There is also the danger that the oil market could simply overheat from high oil prices, lowering demand. Under such circumstances, Saudi Arabia’s concerns wouldn’t be limited to Iran.
Finally, Riyadh and other OPEC members can’t decide to increase output without the consent of the non-OPEC members that signed the Vienna agreement. Those entities might support such an OPEC initiative, but their backing would have little to do with US intentions to pressure Iran. Thus, Moscow — one of the engineers of the OPEC-plus deal — would also need to help persuade other players to start a gradual increase in oil output beginning in July. The Kremlin feels heavy pressure from Russian businesses. The top management of Lukoil called for a review of the oil deal. Early on, Rosneft’s managers argued that they would need only two months to return to the level of production from before the OPEC-plus deal. The Russian oil business is concerned that high oil prices might negatively affect global demand, increase the tax burden of Russian companies and create positive conditions for shale oil producers in the United States as well as for those countries that don’t participate in the OPEC-plus deal.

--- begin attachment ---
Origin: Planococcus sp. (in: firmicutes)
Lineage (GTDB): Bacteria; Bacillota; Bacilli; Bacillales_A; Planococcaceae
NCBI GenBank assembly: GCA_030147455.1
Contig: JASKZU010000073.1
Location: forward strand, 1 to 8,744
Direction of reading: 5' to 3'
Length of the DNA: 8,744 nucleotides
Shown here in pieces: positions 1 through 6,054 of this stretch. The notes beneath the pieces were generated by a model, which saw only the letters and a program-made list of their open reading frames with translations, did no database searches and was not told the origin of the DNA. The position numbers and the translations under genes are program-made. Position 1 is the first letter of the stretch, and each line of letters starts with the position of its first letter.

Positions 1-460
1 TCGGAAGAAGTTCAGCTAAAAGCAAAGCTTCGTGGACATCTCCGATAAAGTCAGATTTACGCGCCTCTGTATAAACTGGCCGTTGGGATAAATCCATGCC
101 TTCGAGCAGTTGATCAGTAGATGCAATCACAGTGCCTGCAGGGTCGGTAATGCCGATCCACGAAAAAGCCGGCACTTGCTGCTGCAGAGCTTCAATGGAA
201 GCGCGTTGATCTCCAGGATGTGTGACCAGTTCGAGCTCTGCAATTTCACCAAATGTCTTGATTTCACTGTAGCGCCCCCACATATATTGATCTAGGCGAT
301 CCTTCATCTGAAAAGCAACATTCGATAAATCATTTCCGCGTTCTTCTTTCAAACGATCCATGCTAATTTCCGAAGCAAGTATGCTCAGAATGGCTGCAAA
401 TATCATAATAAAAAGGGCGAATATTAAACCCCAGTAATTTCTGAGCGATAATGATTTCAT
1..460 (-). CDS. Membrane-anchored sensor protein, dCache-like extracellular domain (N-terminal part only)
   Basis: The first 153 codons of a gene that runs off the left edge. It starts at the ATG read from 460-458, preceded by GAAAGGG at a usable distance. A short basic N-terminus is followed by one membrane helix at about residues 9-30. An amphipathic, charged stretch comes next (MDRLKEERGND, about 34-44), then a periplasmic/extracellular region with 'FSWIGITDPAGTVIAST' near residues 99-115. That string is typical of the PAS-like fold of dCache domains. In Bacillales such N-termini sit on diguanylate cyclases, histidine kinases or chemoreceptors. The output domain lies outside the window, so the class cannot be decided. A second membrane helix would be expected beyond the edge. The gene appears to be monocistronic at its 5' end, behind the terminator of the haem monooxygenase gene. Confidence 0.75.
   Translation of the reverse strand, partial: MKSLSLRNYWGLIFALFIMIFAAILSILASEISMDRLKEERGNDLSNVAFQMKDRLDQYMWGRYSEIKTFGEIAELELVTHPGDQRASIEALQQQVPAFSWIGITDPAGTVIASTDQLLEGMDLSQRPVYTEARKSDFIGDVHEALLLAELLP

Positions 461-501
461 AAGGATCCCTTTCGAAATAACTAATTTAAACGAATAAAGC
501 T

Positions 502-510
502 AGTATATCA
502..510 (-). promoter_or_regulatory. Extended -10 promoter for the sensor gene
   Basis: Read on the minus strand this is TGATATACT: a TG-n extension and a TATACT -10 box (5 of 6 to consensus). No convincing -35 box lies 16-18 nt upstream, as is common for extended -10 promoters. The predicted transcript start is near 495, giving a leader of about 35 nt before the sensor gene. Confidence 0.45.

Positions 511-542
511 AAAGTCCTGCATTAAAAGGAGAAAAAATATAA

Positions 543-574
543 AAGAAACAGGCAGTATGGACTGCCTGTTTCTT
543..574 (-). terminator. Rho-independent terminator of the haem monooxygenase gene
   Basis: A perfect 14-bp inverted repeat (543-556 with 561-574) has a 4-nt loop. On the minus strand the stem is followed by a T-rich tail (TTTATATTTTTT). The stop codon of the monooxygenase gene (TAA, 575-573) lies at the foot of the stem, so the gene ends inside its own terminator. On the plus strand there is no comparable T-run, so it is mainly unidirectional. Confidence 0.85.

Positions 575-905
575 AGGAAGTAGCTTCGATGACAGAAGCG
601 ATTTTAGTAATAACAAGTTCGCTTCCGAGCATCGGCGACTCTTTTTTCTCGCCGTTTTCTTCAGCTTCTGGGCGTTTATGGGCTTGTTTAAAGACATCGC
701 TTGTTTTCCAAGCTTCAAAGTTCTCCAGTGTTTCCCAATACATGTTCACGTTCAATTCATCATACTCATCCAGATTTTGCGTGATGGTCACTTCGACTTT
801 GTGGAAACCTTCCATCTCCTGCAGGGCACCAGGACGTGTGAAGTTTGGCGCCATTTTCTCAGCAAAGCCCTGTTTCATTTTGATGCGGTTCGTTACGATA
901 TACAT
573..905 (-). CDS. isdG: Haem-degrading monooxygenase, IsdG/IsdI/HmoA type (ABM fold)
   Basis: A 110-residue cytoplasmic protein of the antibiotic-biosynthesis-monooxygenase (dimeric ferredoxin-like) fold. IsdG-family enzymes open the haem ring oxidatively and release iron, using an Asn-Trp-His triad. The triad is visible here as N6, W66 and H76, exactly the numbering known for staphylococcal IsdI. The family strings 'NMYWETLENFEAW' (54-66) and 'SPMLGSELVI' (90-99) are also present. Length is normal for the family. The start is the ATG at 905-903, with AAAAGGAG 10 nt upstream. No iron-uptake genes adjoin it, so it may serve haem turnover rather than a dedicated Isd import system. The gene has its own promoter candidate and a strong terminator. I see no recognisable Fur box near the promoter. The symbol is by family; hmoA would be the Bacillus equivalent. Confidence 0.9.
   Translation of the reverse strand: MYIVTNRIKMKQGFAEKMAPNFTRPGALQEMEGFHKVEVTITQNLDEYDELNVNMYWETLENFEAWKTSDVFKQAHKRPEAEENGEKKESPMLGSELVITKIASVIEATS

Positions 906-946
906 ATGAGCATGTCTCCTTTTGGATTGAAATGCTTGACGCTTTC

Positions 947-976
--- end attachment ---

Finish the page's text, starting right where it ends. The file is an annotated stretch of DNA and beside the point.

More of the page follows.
Russia’s stance on the OPEC-plus deal best illustrates the current situation: The necessity to increase oil production quotas of the Vienna group is determined by economic and domestic reasons. Should OPEC-plus increase output, this would inevitably hurt Iran’s interests. Yet Iran wouldn’t be the only country to suffer, and its losses should be considered collateral damage rather than the main goal of the Vienna group, in which Iran participates as well. Moreover, the success of such a Saudi initiative is not guaranteed, and there is a long road ahead before it might be implemented.
The main challenge for Riyadh and Moscow is twofold. On the one hand, while Moscow and Riyadh have found common ground on the need to increase oil output, they’re still far from agreeing on the price range. Riyadh doesn’t want oil prices rising too high, but it also doesn’t want them to fall below $70 a barrel, which is the Kremlin’s target. They also haven’t agreed yet on how much to adjust production volume.
On the other hand, Moscow and Riyadh must overcome the resistance of other OPEC-plus members. From this point of view, the June 2 meeting wasn’t part of an anti-Iranian plot, as argued by some media; it was Riyadh’s attempt to justify its moves. It was quite expected that Iran and Venezuela would oppose the deal. Yet none expected that Kuwait, which played a key role in negotiating the OPEC-plus deal, would suddenly question the need to revise the deal. Kuwait and other Arab members of the cartel accused Riyadh of betraying the interests of Middle Eastern oil producers to benefit Washington and Moscow. Also, given their diplomatic ties with Tehran, neither Oman nor Kuwait would agree to increase the output if it were justified only by the need to press Iran.